On an Autumn night in 2004, 100 torch-bearing dancers gathered on a giant concrete disc in a Swedish park. The choreographed ceremony marked the inauguration of a new piece of landscape art, the Bureplatsen.
The Bureplatsen (Bure Place) was built by Swedish artist Hans Peterson on a site located in Norra Stadsberget in Sweden. An open area in an otherwise dense forest holds the massive sculpture, made up of a curved 230-foot concrete wall and a huge concrete disc with an area well over 3,000 square feet.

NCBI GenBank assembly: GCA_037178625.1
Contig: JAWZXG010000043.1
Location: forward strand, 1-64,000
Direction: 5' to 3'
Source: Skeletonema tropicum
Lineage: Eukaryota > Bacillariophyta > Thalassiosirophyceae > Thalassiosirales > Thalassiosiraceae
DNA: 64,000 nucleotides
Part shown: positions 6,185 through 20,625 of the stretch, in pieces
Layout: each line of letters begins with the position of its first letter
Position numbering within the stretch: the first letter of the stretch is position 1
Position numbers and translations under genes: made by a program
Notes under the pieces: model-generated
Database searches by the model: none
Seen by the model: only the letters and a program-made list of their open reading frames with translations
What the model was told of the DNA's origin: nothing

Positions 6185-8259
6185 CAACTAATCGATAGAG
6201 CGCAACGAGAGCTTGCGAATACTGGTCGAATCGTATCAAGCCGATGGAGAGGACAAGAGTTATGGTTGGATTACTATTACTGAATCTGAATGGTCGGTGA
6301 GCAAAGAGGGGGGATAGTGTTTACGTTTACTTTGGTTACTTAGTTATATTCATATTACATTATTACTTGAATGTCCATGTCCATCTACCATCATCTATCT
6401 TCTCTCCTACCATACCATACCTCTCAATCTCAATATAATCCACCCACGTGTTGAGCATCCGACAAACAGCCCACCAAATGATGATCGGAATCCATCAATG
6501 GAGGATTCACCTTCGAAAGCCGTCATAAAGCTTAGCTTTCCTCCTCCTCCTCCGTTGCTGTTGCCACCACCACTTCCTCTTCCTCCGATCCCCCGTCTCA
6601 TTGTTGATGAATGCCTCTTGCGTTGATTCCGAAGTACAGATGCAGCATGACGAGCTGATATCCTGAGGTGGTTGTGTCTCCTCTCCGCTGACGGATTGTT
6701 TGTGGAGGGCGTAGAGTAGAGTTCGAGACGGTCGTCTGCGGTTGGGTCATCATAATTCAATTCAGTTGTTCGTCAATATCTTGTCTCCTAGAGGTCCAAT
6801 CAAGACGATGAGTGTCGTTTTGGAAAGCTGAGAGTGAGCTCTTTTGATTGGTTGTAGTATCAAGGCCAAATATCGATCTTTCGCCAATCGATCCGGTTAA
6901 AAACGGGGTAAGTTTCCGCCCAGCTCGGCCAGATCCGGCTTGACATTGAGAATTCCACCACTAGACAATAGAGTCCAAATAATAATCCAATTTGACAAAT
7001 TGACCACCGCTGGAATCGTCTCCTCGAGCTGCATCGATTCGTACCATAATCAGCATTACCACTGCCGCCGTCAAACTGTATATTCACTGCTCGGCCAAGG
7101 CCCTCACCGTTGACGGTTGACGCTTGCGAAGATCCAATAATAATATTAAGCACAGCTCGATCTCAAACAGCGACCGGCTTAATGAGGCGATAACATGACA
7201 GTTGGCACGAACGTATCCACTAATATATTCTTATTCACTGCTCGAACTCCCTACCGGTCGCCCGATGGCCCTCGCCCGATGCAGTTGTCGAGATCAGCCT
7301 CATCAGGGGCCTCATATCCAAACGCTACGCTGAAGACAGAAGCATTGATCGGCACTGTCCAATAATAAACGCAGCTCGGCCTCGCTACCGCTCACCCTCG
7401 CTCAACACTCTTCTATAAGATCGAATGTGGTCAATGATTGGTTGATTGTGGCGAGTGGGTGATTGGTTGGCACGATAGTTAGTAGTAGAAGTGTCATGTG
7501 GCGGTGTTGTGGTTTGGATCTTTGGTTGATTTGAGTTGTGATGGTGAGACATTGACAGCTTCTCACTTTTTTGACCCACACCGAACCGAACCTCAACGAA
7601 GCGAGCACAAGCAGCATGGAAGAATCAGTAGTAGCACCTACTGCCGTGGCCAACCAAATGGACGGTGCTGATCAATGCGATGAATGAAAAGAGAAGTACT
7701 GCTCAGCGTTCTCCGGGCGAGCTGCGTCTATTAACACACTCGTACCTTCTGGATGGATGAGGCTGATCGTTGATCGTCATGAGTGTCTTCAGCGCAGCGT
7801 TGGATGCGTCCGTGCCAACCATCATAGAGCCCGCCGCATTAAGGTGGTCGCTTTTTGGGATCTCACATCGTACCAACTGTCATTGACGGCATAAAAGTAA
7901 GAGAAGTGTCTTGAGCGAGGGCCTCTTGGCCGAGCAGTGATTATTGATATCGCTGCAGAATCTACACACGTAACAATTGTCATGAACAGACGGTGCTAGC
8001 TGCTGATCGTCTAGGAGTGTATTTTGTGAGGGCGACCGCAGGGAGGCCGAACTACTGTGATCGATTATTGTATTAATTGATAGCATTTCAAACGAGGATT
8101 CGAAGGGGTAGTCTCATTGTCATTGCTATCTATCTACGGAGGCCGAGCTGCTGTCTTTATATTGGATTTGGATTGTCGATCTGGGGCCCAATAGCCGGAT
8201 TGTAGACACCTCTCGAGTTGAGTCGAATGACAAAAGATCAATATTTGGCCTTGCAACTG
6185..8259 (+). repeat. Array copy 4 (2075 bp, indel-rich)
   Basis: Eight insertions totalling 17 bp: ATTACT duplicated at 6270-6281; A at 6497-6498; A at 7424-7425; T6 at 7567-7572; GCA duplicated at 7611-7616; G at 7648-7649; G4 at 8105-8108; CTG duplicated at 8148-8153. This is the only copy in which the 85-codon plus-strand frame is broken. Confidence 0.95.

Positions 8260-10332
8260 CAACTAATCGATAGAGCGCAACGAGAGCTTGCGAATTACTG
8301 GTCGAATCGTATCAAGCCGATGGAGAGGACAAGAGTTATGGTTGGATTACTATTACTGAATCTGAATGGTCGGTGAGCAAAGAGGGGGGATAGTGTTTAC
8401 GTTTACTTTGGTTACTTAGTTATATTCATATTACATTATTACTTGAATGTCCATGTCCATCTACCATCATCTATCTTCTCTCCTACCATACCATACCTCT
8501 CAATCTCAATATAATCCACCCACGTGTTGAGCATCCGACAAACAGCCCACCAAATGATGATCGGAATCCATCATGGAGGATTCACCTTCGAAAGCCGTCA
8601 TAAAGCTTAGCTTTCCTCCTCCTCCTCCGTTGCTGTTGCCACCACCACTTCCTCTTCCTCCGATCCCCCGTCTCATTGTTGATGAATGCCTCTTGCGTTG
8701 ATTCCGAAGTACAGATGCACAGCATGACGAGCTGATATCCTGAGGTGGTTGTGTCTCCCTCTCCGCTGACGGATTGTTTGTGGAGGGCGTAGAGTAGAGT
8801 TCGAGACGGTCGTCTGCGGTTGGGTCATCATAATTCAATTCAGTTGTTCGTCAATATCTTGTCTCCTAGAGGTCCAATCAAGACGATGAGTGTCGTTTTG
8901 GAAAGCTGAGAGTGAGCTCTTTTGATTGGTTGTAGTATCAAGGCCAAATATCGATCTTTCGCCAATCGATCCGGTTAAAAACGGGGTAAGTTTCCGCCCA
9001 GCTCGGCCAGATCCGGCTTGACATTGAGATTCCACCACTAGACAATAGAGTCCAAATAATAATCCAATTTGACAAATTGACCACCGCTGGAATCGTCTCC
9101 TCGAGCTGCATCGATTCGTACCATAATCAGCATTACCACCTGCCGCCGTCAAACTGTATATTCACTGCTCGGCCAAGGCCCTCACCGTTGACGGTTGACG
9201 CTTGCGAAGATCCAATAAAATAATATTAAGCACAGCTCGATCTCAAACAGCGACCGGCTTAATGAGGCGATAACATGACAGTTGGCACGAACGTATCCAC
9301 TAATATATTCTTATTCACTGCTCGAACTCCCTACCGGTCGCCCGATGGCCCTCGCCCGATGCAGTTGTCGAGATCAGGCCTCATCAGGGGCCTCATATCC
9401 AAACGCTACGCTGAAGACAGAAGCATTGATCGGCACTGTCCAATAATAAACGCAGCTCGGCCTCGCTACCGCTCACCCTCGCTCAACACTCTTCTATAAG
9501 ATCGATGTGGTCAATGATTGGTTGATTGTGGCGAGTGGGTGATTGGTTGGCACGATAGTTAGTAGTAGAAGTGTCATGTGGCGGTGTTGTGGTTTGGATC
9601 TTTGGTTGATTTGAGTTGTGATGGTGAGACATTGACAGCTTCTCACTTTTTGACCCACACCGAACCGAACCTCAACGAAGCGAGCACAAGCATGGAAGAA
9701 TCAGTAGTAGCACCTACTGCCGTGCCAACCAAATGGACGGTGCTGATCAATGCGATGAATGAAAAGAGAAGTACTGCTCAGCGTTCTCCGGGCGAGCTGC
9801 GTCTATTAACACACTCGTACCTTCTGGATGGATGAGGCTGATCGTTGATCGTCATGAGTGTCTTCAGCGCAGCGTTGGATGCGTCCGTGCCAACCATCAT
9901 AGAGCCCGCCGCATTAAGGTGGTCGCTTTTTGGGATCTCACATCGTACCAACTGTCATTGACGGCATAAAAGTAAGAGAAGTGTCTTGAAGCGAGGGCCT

The site, now known for its hiking trails and open air museum, was a makeshift landfill in the 1960s and ’70s, ruined by the illegal dumping. Rather than replant trees to cover the damage done to the land, locals wanted something that would take its place without masking the history.
Peterson’s piece gives visitors a chance to interact with the area in a new way. It includes a winding path to a viewing platform overlooking the beautiful surrounding landscape.
Every year since the unveiling ceremony, a festival with local artists has been held at the spot.
Know Before You Go
One can take public transport to Norra Stadsberget but to get to Bureplatsen you will have to walk for a bit on a marked path.